"It was good," said Tomlinson. "I enjoyed being here and hanging out with all the guys and my peers so I had a great time. It was really a blast, one of the best times I've had over here at the Pro Bowl."

    Tomlinson's fullback, Lorenzo Neal, was also here on Sunday, earning a trip to the Pro Bowl for the first-time as a San Diego Charger. It was an honor that was long overdue for the man whose been a lead blocker for nine-straight 1,000-yard rushers. Each team only had one fullback on the roster so Neal saw extensive playing time. Being a 13-year veteran who has now only played in two Pro Bowls during his career, Neal cherished the opportunity to return to Hawaii to line up alongside some of the NFL's best.

    "It was great. The only thing that was missing was that extra $20,000," said Neal, referring to the difference in the winners' and losers' shares from the game. "But it was fun. It was a great time and a great week, just the experience itself of being in the Pro Bowl. I really enjoyed it. I definitely want to be back here and the next goal is to win the Super Bowl so we don't have to practice as many days."

    Antonio Gates played in his second-career Pro Bowl on Sunday. NFC defenders held him to just two catches for seven yards and Tampa Bay's Rhonde Barber made a great play to keep Gates from scoring a touchdown in the second quarter. Despite the limited offensive production, Gates was all smiles when asked to recount what this week was like for him.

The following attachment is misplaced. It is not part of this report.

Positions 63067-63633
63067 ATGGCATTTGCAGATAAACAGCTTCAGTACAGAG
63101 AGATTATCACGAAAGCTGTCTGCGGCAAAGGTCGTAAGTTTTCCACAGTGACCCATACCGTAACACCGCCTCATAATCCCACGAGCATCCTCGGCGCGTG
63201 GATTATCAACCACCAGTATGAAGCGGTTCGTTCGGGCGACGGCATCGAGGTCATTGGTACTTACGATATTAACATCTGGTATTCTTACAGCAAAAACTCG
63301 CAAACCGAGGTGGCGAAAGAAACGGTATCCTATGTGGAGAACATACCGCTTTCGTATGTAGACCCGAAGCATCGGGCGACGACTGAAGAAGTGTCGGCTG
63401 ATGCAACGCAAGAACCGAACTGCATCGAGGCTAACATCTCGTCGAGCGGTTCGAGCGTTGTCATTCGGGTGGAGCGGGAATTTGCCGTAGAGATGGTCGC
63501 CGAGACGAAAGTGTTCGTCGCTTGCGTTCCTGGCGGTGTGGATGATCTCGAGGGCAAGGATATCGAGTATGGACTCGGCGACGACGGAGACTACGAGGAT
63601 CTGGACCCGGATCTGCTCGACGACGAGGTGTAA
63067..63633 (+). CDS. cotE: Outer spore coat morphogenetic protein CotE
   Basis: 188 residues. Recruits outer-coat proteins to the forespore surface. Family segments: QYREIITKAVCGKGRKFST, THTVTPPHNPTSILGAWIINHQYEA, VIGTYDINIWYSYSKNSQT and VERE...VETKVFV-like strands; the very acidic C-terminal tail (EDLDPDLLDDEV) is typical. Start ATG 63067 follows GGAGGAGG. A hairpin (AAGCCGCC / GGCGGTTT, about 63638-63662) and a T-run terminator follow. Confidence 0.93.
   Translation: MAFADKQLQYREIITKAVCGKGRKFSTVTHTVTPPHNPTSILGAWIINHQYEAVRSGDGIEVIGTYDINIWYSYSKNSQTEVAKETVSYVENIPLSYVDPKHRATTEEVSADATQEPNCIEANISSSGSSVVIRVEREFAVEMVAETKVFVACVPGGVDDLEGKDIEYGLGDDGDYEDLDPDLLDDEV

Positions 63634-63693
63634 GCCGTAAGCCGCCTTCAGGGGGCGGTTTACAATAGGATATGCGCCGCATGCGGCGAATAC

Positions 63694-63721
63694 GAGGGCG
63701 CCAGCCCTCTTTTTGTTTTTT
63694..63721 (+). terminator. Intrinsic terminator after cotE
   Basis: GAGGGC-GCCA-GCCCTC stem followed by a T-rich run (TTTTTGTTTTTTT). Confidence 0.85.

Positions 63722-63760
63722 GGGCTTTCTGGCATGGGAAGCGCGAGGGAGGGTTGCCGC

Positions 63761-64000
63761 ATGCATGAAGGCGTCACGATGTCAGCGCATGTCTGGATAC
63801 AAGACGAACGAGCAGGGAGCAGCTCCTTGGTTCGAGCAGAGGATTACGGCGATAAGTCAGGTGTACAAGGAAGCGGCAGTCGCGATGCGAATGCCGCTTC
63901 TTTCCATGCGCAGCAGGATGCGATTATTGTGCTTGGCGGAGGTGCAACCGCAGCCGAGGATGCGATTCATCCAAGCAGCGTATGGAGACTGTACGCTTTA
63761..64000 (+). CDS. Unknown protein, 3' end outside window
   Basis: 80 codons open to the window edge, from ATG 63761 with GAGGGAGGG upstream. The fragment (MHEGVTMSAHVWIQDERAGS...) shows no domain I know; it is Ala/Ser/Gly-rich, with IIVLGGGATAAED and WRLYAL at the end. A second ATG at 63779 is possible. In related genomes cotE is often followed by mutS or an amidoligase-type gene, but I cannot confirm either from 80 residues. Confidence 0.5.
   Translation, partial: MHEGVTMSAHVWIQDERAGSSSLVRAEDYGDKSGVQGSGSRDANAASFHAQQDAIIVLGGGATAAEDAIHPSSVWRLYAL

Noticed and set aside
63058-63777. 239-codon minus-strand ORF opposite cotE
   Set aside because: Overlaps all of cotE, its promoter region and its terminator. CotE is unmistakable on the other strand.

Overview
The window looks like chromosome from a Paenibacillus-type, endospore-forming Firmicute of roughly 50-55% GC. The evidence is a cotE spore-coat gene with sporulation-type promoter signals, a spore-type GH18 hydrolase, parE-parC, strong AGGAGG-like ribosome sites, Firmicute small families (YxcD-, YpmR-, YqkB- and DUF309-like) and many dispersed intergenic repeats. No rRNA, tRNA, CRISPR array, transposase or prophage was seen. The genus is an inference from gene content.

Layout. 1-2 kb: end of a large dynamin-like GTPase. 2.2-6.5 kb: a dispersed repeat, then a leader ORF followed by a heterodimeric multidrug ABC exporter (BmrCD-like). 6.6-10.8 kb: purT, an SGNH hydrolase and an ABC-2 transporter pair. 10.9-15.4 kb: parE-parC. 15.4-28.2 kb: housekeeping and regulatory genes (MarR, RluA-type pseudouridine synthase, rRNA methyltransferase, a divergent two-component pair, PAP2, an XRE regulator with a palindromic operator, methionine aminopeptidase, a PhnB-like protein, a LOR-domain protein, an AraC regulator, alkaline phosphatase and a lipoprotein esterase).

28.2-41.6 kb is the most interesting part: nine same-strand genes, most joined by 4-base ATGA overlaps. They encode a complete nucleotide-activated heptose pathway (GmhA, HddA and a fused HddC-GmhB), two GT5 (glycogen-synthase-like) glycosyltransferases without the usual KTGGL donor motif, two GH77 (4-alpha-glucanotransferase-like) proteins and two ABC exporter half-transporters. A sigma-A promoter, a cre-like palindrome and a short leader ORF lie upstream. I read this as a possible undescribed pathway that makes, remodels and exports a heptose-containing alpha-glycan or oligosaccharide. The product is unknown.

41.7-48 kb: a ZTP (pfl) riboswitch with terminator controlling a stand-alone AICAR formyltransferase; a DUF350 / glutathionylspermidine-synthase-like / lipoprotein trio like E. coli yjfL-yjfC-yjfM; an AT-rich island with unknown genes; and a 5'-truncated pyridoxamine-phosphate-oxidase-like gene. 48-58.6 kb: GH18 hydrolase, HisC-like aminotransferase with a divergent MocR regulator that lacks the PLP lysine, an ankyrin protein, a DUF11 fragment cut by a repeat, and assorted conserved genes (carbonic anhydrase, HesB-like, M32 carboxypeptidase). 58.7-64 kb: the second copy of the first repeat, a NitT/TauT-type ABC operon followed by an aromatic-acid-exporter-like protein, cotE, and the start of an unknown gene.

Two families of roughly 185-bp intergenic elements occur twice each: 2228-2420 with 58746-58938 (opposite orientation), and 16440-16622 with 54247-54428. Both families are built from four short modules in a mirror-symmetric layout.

"It's wonderful being over here with some of the great guys in the whole NFL and we were out here having a lot of fun," said Gates. "Unfortunately we couldn't win the game, but it was a lot of fun this week."

    Hanik Milligan didn't disappoint as the first-ever Charger to be voted in to the Pro Bowl as a special teamer. He finished the game as the leading tackler on special teams, racking up three stops. The opportunity to play on the NFL's all-star stage was not lost on Milligan, a third-year player for the Bolts.

    "It was one of the greatest weeks I've ever had being a professional football player," said Milligan. "I enjoyed myself with all the great players in the league and had a good old time. It was like being a kid again and it just kind of got me motivated to play hard every snap and just go out there and make plays."

    Tampa Bay's Derrick Brooks was named the MVP of the Pro Bowl after returning an interception 59 yards for a touchdown to break a 10-10 tie in the third quarter. It was one of four interceptions thrown by AFC quarterbacks on the day. The AFC scored their two touchdowns on a 16-yard pass from Indianapolis' Peyton Manning to Miami's Chris Chambers in the first quarter and a one-yard run by Kansas City's Trent Green in the fourth. Green's touchdown tied the game at 17-17, but a 22-yard field goal by Arizona's Neil Rackers on the ensuing drive, one of three on the day, gave the NFC the lead for good. The NFC added a late field goal following a fumble by Tennessee's Steve McNair and held on for the 23-17 win.